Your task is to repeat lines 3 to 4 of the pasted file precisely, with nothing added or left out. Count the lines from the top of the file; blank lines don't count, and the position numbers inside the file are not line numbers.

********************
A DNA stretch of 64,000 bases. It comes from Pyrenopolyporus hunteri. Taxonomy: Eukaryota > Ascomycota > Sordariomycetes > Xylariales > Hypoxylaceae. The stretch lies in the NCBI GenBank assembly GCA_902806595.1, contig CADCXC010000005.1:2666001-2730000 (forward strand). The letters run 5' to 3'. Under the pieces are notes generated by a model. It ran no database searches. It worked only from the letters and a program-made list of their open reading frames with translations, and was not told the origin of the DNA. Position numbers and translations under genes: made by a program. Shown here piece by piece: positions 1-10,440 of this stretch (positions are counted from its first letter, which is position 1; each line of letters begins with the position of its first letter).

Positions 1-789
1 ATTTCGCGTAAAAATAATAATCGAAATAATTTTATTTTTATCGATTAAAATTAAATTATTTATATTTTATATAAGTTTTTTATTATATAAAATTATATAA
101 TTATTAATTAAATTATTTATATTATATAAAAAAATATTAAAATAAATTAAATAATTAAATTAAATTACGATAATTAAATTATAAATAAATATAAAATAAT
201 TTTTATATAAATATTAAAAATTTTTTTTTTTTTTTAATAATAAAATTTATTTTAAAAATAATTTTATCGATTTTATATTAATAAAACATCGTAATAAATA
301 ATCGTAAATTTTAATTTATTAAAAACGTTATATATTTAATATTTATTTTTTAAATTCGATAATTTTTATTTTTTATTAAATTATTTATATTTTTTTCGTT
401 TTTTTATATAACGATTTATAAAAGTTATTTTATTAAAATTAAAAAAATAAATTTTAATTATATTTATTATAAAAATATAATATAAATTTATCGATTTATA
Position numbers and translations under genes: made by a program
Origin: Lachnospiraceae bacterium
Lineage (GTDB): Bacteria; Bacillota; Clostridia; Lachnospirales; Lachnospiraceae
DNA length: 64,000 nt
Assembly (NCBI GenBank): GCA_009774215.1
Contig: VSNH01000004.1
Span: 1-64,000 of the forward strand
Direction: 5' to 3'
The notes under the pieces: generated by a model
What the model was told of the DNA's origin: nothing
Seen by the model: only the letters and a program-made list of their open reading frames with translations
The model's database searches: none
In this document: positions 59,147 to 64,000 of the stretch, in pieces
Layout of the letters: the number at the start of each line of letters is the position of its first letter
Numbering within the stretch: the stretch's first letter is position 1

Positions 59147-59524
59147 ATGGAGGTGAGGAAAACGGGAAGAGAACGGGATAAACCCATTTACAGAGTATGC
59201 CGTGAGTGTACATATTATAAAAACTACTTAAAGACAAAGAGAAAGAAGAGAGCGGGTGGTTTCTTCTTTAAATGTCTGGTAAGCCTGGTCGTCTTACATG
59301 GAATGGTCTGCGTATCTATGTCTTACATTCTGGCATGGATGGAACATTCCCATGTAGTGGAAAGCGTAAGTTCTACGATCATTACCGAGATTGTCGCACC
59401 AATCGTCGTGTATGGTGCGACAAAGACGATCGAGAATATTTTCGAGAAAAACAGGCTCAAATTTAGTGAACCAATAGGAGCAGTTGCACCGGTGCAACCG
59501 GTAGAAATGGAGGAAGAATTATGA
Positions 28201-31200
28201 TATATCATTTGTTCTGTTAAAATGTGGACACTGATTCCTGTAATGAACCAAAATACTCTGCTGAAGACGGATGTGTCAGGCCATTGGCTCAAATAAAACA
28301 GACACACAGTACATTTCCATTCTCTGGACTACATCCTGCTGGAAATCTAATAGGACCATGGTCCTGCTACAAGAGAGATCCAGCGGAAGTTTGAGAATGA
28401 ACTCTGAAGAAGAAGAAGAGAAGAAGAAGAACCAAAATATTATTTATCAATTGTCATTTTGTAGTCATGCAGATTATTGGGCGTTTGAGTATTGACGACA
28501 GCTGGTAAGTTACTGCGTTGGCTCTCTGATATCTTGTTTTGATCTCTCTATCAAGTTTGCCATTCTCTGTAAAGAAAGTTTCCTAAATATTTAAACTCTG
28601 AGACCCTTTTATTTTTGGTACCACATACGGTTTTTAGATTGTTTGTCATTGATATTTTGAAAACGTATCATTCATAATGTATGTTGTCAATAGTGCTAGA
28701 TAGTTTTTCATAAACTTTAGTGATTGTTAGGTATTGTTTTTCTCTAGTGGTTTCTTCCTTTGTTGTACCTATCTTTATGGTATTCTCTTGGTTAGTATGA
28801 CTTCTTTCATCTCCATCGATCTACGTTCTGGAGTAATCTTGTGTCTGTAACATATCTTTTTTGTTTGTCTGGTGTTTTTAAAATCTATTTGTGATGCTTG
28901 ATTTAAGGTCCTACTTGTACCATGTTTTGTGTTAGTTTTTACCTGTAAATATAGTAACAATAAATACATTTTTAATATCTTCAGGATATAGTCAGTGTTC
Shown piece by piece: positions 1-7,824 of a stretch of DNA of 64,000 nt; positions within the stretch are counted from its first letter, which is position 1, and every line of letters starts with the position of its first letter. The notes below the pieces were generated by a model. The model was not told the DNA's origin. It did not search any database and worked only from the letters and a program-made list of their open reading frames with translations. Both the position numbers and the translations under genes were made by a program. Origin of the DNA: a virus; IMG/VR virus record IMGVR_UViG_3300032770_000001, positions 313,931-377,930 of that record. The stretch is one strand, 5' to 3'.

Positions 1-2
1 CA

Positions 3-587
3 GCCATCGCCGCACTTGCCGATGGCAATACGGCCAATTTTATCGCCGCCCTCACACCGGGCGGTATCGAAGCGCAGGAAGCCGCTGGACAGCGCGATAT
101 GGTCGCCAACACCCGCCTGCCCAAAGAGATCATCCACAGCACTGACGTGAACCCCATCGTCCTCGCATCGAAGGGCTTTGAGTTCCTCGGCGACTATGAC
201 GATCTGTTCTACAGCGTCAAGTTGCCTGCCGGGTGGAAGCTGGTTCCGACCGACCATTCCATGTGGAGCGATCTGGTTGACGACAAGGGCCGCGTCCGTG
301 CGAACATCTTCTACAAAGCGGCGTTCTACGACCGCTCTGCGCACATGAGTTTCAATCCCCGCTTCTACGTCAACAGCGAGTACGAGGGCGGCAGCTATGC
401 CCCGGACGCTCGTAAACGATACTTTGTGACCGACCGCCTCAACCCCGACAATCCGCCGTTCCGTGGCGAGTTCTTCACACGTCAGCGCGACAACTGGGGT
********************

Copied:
1 ATTTCGCGTAAAAATAATAATCGAAATAATTTTATTTTTATCGATTAAAATTAAATTATTTATATTTTATATAAGTTTTTTATTATATAAAATTATATAA
101 TTATTAATTAAATTATTTATATTATATAAAAAAATATTAAAATAAATTAAATAATTAAATTAAATTACGATAATTAAATTATAAATAAATATAAAATAAT